Source: chinadaily.com.cn/Google
 
People from the expatriate community in the Chinese capital of Beijing have donated blood more than 500 times since 1998, and have helped ease the shortage of Rh negative blood, according to the Beijing Red Cross Blood Center.

This is the first time health authorities in China have released figures on blood donations from foreign donors.

Currently, about 200,000 expats live in Beijing, according to the latest population census.

Nationwide data for blood donations by expats was not available, according to the Ministry of Health.

"There have been 526 blood donations from expatriates in Beijing, according to the database in the center," Liu Jiang, head of the Beijing blood center, told a news conference to mark World Blood Donor Day.

"The big surge in the number of foreign donors has mainly taken place since 2008, when we put great efforts into guaranteeing the reservation of rare types of blood, particularly the Rh negative, for the Beijing Olympics," he told China Daily.

Only three out of every 1,000 Chinese people are born with Rh negative blood, but in much of Europe, negative blood types are seen in about 15 percent of the population, according to medical research.

Sun Fei, who heads the laboratory center of Beijing United Family Hospital and Clinics, told China Daily that their hospital has helped the Beijing Red Cross Blood Center organize blood donations among expats since 2002.

So far, expats have donated 1,500 bags of blood (200 ml per bag) via blood drives, and many of the donations were Rh negative, she said.

"Most of them are quite willing to pull up their sleeves, and whenever we issued an emergency call for certain types of blood, particularly Rh negative, many responded at once," she said.

To help ensure the supply of Rh negative blood for clinical use, the hospital even organized a volunteer group of several hundred expats, mostly Westerners.

Richard Saint Cyr, a physician at Beijing United Family Hospital and Clinics, donated blood on June 4 after receiving an emergency call that a female expatriate was delivering a baby and needed Rh negative blood.

That was the first time he has donated blood in China, and he said he would like to continue donating in the future.

"I used to donate a lot more frequently before I came to China. But I have no idea where to donate blood here in Beijing, because such information is in Chinese. I think more expats would donate blood if they knew Chinese."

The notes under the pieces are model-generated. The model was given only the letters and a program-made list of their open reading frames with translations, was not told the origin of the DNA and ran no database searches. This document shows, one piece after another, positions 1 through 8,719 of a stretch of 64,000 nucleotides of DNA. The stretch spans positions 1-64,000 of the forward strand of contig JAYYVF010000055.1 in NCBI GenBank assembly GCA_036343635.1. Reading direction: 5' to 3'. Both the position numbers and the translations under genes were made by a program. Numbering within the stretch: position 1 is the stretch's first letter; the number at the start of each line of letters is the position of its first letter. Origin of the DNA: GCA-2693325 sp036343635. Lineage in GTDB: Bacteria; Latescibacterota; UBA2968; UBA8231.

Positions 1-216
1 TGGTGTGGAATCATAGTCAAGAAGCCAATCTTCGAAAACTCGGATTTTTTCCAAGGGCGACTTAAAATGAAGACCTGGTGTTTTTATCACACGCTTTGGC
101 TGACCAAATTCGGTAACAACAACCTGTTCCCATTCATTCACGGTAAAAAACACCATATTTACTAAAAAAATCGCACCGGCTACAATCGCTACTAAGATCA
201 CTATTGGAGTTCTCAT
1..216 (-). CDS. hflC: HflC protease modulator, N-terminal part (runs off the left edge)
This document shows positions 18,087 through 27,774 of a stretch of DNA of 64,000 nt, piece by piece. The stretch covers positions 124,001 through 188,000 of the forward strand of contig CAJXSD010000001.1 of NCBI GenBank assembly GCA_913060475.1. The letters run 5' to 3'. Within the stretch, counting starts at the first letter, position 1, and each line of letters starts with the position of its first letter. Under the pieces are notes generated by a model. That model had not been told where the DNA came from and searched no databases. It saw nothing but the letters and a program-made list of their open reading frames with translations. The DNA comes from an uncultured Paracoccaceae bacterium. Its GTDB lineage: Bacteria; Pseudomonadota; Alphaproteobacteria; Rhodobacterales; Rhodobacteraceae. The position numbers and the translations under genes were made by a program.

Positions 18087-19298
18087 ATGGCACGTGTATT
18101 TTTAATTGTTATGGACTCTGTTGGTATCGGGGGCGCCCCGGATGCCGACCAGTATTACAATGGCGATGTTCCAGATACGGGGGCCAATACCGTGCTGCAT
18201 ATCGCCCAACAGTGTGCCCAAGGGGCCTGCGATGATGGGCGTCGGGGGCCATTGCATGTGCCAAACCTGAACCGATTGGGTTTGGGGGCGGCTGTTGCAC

Brendan O'Kane, who left the United States for China nine years ago and now works as a translator in Beijing, said there are many reasons for the seemingly low number of blood donations from expats in China.

In the US, blood donation drives are usually organized at places like schools, he said. "But here in Beijing, foreigners live out of such systems, so we got fewer chances to donate blood."

"Less communication between foreigners and the Chinese could also be a reason," he said.

In addition, a lack of confidence in Chinese medical institutions' sanitation and competence could also be a reason, he added.

But he said he is willing to donate blood in large cities like Beijing.

To facilitate blood donations among expats in the capital, Beijing has translated pre-donation forms into English and trained blood collection workers to speak English, according to Liu Jiang.

"Currently, all the blood collection stations in Beijing have the ability to receive foreign donors," he said.

Chinese policies concerning blood donation apply to expats the same as with the Chinese, said Guo Yanhong, deputy head of the medical administration department of the Ministry of Health.

For example, for the donor, Beijing reimburses the cost of blood as much as five times of the amount donated within 10 years after the donation, and reimburses the cost of an unlimited amount of blood for people who have donated more than 1,000 milliliters of blood to the city's blood bank.

"Expats can enjoy the policy as well," Liu Jiang added.

Saint Cyr, however, said he wasn't aware of the policy, and that gifts or a favorable policy was not a reason he donated blood.

"It could be your child, your father who needs help It's a sense of community service to help your fellow mankind," he said.

Nationwide, blood has been in short supply in some areas since the end of 2010, according to the ministry.

"Demand for blood has been increasing quickly The number of people who needed surgery in 2010 increased by 18.6 percent over 2009, but the amount of blood donation increased by only 7.7 percent," Guo said.

"Only nine out of every 1,000 people donate blood on the Chinese mainland Right now, the blood donation rates in Hong Kong and Macao are respectively 30 per thousand and 23 per thousand," she said.

To cope with the blood shortage, cities across the country have made favorable policies to encourage people to donate blood.

The reimbursement process is widely believed to be time consuming. As a result, the Ministry of Health has asked provinces to work out a system by Sept 1 in which blood donors get reimbursed for the blood they use right when they check out of the hospital, no matter where they are, as long as the surgery takes place in the same province.